Police: Washington Woman, Husband Killed by Stalker Who Listened to Her Podcast

A couple in Redmond, Washington, was killed Friday morning, allegedly by a 38-year-old Texas truck driver who apparently stalked the woman after they met online in a group for people who speak Farsi.

Redmond police chief Darrell Lowe said it was the “absolute worst outcome for a stalking case” and everyone’s worst nightmare, NBC News reported Friday.

Officials identified the alleged shooter as Ramin Khodakaramrezaei, whom they say broke into the family’s home via a bedroom window.

An image shows the suspect:

When the shooter made it into the house, the woman’s mother came upon him. However, she got away and ran to a neighbor’s home, where she called 911 to alert authorities.

Officers eventually found the husband suffering from a gunshot wound to the chest. They performed CPR on him; nonetheless, he died. Meanwhile, they also found the 33-year-old woman, who was dead, along with the shooter, inside the house. The shooter died of a self-inflicted gunshot wound.

Video footage shows police vehicles and crime scene tape around the home in Redmond, which is near Seattle:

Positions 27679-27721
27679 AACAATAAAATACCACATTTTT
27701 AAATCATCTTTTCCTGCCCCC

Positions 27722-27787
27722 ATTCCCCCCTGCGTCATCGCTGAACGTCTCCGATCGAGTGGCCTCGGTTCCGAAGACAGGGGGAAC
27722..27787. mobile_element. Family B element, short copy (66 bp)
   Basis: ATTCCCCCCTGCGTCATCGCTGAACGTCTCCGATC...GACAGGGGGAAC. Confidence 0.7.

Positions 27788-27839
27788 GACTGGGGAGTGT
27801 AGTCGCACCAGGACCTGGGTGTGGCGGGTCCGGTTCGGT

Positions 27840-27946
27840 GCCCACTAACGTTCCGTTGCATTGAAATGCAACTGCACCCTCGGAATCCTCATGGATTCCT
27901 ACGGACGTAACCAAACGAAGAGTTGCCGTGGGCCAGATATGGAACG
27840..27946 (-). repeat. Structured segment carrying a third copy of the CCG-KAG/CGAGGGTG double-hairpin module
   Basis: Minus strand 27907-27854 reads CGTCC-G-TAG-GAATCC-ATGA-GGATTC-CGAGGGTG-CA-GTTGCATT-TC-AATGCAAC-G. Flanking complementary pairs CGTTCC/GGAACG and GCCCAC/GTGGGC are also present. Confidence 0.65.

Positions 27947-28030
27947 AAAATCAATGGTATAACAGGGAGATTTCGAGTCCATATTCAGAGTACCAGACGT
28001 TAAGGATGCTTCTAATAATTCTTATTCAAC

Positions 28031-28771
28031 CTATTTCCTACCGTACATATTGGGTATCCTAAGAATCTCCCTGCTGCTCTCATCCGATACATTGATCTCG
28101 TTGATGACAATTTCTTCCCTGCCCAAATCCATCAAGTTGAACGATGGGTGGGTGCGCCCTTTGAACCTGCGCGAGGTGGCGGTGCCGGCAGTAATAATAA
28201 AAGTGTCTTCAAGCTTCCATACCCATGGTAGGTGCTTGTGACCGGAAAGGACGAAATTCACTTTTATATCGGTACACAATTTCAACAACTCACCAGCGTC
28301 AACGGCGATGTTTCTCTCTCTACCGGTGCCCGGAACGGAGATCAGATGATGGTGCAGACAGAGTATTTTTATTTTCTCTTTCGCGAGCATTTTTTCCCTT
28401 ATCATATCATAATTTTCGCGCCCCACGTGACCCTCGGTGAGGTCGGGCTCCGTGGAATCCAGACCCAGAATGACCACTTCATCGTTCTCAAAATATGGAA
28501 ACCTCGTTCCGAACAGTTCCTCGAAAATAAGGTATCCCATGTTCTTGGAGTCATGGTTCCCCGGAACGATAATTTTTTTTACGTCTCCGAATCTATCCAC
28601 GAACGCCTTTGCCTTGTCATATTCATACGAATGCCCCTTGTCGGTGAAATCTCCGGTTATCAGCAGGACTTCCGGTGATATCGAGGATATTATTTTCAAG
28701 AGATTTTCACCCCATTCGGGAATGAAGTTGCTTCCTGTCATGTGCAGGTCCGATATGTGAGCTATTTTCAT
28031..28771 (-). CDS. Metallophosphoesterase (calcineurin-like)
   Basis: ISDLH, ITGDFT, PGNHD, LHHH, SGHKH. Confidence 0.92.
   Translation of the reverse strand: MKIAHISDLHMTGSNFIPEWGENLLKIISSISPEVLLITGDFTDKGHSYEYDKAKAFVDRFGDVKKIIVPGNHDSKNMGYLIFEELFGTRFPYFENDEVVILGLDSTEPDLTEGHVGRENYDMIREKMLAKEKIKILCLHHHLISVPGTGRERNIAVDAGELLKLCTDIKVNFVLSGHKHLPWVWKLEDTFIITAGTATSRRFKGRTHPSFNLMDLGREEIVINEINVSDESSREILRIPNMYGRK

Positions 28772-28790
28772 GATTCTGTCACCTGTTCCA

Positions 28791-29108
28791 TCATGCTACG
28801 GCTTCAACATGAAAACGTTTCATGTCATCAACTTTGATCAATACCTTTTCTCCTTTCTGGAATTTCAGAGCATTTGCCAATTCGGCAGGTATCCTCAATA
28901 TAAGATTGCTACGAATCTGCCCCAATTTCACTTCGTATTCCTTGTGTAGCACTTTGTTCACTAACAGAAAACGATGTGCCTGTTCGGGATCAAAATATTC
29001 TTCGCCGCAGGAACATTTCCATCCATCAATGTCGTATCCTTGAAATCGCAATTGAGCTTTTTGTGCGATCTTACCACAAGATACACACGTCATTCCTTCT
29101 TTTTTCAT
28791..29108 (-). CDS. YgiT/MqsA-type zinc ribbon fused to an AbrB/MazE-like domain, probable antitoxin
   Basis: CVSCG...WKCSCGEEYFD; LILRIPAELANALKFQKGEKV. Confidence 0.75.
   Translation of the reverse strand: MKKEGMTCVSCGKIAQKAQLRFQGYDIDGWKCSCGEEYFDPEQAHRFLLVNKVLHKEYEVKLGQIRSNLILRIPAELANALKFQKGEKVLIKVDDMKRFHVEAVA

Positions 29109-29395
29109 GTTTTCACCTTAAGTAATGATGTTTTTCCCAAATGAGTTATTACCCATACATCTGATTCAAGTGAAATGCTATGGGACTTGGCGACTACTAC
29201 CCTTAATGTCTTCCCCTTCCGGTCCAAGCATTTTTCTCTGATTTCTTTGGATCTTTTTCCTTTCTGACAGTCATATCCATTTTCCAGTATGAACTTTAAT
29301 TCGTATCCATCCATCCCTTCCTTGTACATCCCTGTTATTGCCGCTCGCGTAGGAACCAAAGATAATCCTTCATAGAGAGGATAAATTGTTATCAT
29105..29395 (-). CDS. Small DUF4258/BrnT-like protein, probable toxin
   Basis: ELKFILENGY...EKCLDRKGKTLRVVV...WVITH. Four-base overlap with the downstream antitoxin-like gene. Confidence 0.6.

The suspect apparently got to know the woman through her podcast, and the pair developed some kind of friendship.

The man later started bombarding her with messages, so she broke off the relationship. The woman also filed a no-contact order against him when the situation escalated, according to CNN.

“In one of the reports, she reported over 100 contacts in a single day. There were instances where the individual did show up at the (home) previously bearing gifts,” Lowe explained.

A photo shows the exterior and interior of the house where the shootings occurred:

The family used every method to try to protect themselves from the alleged stalker.

“King County District Court records show that Khodakaramrezaei was charged with one count of misdemeanor stalking and two counts of telephone harassment on March 2, the same day a bench warrant was issued for his arrest,” the NBC report said.

A temporary protection order was then issued against the suspect, and a hearing was scheduled regarding a full order.

The suspect did not attend the hearing but was ordered to hand over his weapons. However, as the man’s home is in Texas, law enforcement could not serve the order because they could not make contact with the man, per a law enforcement spokesperson.

Meanwhile, Lowe said he did not want to create a “false sense of security” because someone was able to get a restraining order or protective order.

“A restraining order is simply a piece of paper that allows officers to take enforcement actions should a suspect violate the court order, but a piece of paper does not protect a person when someone is intent on causing them harm,” he commented.


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